PJM has issued Hot Weather Alerts for June 29 to July 1 for the entire region it serves, and for July 2 for the Mid-Atlantic and Dominion regions of PJM. Hot Weather Alerts are issued when temperatures are expected to exceed 90 degrees Fahrenheit with high humidity.
Hot and humid weather is expected through the weekend and into next week, driving up the demand for electricity.
Forecast Peak Loads (as of 10:45 a.m. June 29)
- June 29: 140,586 megawatts at 5 p.m.
- June 30: 139,174 MW at 5 p.m.
- July 1: 139,146 MW at 5 p.m.
- July 2: 147,589 MW at 5 p.m.
What Is a Hot Weather Alert?
A Hot Weather Alert prepares transmission or generation personnel and facilities for extreme hot and/or humid weather conditions that may cause capacity problems on the grid. Transmission and generation operators determine if any maintenance or testing on their facilities can be deferred to a later date or even canceled.
PJM serves 65 million people in all or parts of 13 states and the District of Columbia.
The PJM Mid-Atlantic Region consists of the service territories of the following transmission owners: Atlantic City Electric, Baltimore Gas and Electric Company, Delmarva Power, Jersey Central Power & Light Co., Metropolitan Edison Co., PECO, Pennsylvania Electric Co., Pepco, PPL Electric Utilities, Public Service Electric and Gas Co., Rockland Electric Company and UGI Utilities.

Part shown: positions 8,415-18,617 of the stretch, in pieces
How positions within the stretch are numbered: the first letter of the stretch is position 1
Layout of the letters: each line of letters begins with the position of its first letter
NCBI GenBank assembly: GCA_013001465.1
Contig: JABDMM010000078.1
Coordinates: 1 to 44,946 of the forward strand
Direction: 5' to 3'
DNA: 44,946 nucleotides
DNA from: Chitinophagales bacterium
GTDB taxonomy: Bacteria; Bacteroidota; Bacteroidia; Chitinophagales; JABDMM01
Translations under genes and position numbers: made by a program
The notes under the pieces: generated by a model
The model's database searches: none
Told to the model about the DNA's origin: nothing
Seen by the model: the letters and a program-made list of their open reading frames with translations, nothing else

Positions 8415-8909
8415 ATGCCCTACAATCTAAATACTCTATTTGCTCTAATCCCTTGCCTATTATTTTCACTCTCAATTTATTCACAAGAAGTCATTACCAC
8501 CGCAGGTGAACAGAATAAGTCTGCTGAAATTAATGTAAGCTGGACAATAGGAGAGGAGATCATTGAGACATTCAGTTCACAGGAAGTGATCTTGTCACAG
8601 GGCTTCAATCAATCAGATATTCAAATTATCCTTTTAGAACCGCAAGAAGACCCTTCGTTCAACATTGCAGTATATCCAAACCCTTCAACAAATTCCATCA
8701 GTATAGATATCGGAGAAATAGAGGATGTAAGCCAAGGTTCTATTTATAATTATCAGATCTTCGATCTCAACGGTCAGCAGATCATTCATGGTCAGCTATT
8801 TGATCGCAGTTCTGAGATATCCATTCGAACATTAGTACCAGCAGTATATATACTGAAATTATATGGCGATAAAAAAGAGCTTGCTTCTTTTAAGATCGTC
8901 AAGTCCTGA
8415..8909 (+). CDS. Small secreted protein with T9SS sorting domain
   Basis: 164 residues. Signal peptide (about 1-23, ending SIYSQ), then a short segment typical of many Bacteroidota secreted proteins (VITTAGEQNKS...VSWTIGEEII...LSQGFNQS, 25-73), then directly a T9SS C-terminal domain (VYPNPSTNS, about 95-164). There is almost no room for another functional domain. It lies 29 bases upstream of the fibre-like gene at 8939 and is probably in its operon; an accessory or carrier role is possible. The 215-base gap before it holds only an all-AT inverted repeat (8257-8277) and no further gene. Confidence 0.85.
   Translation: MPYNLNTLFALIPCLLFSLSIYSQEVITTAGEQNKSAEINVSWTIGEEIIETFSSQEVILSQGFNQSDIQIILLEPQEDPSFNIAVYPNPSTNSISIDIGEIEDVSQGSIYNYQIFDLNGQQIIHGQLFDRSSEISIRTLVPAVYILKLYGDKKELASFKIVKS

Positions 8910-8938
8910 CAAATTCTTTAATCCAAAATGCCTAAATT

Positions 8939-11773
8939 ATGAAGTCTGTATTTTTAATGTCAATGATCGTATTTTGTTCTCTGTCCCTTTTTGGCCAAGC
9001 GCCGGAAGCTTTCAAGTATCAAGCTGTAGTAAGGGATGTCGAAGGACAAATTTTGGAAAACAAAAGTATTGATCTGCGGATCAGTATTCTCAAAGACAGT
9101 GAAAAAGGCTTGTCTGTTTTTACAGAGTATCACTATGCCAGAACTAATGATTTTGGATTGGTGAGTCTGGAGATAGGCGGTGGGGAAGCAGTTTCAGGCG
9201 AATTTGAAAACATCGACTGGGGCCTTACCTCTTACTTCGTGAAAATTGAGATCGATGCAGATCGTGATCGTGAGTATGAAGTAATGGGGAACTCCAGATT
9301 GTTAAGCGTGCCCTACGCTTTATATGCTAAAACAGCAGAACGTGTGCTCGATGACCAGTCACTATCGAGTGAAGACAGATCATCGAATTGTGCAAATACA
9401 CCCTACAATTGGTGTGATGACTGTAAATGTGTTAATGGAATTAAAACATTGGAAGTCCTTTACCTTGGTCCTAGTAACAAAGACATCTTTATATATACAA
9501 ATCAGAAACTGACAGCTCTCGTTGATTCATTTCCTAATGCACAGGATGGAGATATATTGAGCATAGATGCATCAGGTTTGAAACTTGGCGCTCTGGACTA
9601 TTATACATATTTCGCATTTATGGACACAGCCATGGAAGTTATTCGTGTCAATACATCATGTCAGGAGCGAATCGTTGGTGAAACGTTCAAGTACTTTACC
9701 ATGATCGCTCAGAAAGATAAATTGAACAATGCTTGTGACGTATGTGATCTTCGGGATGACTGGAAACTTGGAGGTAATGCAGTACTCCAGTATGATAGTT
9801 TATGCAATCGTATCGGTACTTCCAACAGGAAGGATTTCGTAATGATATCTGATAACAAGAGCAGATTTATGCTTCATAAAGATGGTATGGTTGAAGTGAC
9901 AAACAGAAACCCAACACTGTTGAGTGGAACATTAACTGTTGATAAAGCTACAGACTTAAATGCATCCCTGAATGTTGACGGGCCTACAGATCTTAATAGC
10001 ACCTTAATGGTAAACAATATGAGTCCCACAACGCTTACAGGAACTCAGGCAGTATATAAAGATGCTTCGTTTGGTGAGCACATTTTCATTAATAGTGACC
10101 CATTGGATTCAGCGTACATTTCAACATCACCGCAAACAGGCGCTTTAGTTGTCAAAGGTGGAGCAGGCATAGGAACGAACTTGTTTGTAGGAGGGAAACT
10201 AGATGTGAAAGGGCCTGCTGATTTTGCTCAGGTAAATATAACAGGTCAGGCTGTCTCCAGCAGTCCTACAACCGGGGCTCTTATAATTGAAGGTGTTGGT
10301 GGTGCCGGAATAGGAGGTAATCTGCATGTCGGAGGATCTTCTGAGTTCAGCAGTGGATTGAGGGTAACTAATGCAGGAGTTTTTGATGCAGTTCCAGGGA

PJM’s Summer Preparedness
PJM planners anticipate electricity use to peak at more than 150,000 megawatts this summer. The demand last summer peaked at 145,331 MW on July 19. PJM’s all-time highest power use was 165,492 MW in summer 2006.
PJM meets electricity needs by procuring enough resources to satisfy peak demand plus required reserves at the lowest reasonable cost through its competitive markets. PJM works with its members to ensure that power flows where it is needed and holds resources, such as generating plants, to strict standards to deliver electricity as promised.
PJM also has resources on reserve to cover generation that is unexpectedly unavailable or demand that is higher than forecasted.